Climate Dynamics

, Volume 38, Issue 9, pp 1757-1773

First online:

Twentieth century Walker Circulation change: data analysis and model experiments

  • Qingjia MengAffiliated withLeibniz-Institut für MeereswissenschaftenRiver and Coastal Environment Research Center, Chinese Research Academy of Environmental SciencesKey Laboratory of Ocean Circulation and Waves, Institute of Oceanology, Chinese Academy of Sciences
  • , Mojib LatifAffiliated withLeibniz-Institut für Meereswissenschaften Email author 
  • , Wonsun ParkAffiliated withLeibniz-Institut für Meereswissenschaften
  • , Noel S. KeenlysideAffiliated withLeibniz-Institut für Meereswissenschaften
  • , Vladimir A. SemenovAffiliated withLeibniz-Institut für MeereswissenschaftenA. M. Obukhov Institute of Atmospheric Physics, Russian Academy of Sciences
  • , Thomas MartinAffiliated withLeibniz-Institut für Meereswissenschaften

Rent the article at a discount

Rent now

* Final gross prices may vary according to local VAT.

Get Access


Recent studies indicate a weakening of the Walker Circulation during the twentieth century. Here, we present evidence from an atmospheric general circulation model (AGCM) forced by the history of observed sea surface temperature (SST) that the Walker Circulation may have intensified rather than weakened. Observed Equatorial Indo-Pacific Sector SST since 1870 exhibited a zonally asymmetric evolution: While the eastern part of the Equatorial Pacific showed only a weak warming, or even cooling in one SST dataset, the western part and the Equatorial Indian Ocean exhibited a rather strong warming. This has resulted in an increase of the SST gradient between the Maritime Continent and the eastern part of the Equatorial Pacific, one driving force of the Walker Circulation. The ensemble experiments with the AGCM, with and without time-varying external forcing, suggest that the enhancement of the SST gradient drove an anomalous atmospheric circulation, with an enhancement of both Walker and Hadley Circulation. Anomalously strong precipitation is simulated over the Indian Ocean and anomalously weak precipitation over the western Pacific, with corresponding changes in the surface wind pattern. Some sensitivity to the forcing SST, however, is noticed. The analysis of twentieth century integrations with global climate models driven with observed radiative forcing obtained from the Coupled Model Intercomparison Project (CMIP) database support the link between the SST gradient and Walker Circulation strength. Furthermore, control integrations with the CMIP models indicate the existence of strong internal variability on centennial timescales. The results suggest that a radiatively forced signal in the Walker Circulation during the twentieth century may have been too weak to be detectable.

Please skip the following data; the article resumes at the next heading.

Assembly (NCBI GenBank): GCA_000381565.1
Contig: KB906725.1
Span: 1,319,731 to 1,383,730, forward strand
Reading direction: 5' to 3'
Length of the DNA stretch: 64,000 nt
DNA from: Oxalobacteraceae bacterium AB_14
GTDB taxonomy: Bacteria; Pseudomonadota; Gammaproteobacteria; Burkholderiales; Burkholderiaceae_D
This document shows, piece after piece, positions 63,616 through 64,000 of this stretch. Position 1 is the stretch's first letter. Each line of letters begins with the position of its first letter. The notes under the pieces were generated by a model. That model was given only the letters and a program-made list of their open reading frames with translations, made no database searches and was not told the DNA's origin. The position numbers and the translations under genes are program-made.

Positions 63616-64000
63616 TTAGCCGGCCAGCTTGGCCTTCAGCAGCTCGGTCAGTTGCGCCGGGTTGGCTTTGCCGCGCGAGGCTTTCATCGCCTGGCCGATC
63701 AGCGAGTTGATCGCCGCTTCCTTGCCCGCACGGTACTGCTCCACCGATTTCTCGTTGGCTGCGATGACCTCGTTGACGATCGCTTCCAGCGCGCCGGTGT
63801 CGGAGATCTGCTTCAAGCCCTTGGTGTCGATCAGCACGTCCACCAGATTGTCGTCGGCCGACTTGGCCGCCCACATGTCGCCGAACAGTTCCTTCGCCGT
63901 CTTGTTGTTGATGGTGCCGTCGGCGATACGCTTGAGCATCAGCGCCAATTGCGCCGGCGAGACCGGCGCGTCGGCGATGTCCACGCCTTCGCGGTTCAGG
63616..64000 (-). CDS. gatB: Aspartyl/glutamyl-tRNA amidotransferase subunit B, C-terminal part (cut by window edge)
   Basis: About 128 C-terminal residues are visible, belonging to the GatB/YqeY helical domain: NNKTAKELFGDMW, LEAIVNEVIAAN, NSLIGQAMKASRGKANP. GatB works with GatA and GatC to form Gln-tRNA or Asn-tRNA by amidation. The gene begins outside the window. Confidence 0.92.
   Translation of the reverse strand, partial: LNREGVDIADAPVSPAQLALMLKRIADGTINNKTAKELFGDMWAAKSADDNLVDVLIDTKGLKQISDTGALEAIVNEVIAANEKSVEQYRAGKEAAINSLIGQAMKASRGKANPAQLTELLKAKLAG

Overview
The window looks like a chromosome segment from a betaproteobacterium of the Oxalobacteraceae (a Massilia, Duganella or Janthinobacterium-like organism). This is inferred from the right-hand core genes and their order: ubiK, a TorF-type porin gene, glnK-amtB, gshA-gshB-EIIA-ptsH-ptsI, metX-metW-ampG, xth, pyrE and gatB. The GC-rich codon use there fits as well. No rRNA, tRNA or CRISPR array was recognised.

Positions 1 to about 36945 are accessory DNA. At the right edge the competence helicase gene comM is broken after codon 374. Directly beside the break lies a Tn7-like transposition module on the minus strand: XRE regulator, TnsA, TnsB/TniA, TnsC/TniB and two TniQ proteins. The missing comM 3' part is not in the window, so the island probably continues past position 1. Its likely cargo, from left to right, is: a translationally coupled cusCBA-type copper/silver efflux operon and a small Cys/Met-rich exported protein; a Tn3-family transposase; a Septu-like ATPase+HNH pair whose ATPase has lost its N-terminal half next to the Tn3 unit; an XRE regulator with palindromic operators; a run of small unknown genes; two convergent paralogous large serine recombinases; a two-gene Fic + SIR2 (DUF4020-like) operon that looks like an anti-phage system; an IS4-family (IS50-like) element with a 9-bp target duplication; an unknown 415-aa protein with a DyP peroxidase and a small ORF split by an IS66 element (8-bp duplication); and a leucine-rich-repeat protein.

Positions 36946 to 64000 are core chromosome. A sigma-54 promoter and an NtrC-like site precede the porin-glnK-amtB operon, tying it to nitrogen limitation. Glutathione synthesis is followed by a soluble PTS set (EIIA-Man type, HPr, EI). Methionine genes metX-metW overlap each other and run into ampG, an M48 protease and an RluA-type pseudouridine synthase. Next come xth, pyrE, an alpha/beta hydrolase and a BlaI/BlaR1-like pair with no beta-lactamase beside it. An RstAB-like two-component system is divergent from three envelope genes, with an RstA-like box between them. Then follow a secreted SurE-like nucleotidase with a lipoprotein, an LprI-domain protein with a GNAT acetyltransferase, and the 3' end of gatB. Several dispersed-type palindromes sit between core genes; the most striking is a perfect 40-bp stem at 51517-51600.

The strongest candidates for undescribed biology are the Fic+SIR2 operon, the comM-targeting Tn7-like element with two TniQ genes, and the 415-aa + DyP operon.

Tropical atmospheric circulation Twentieth century Walker Circulation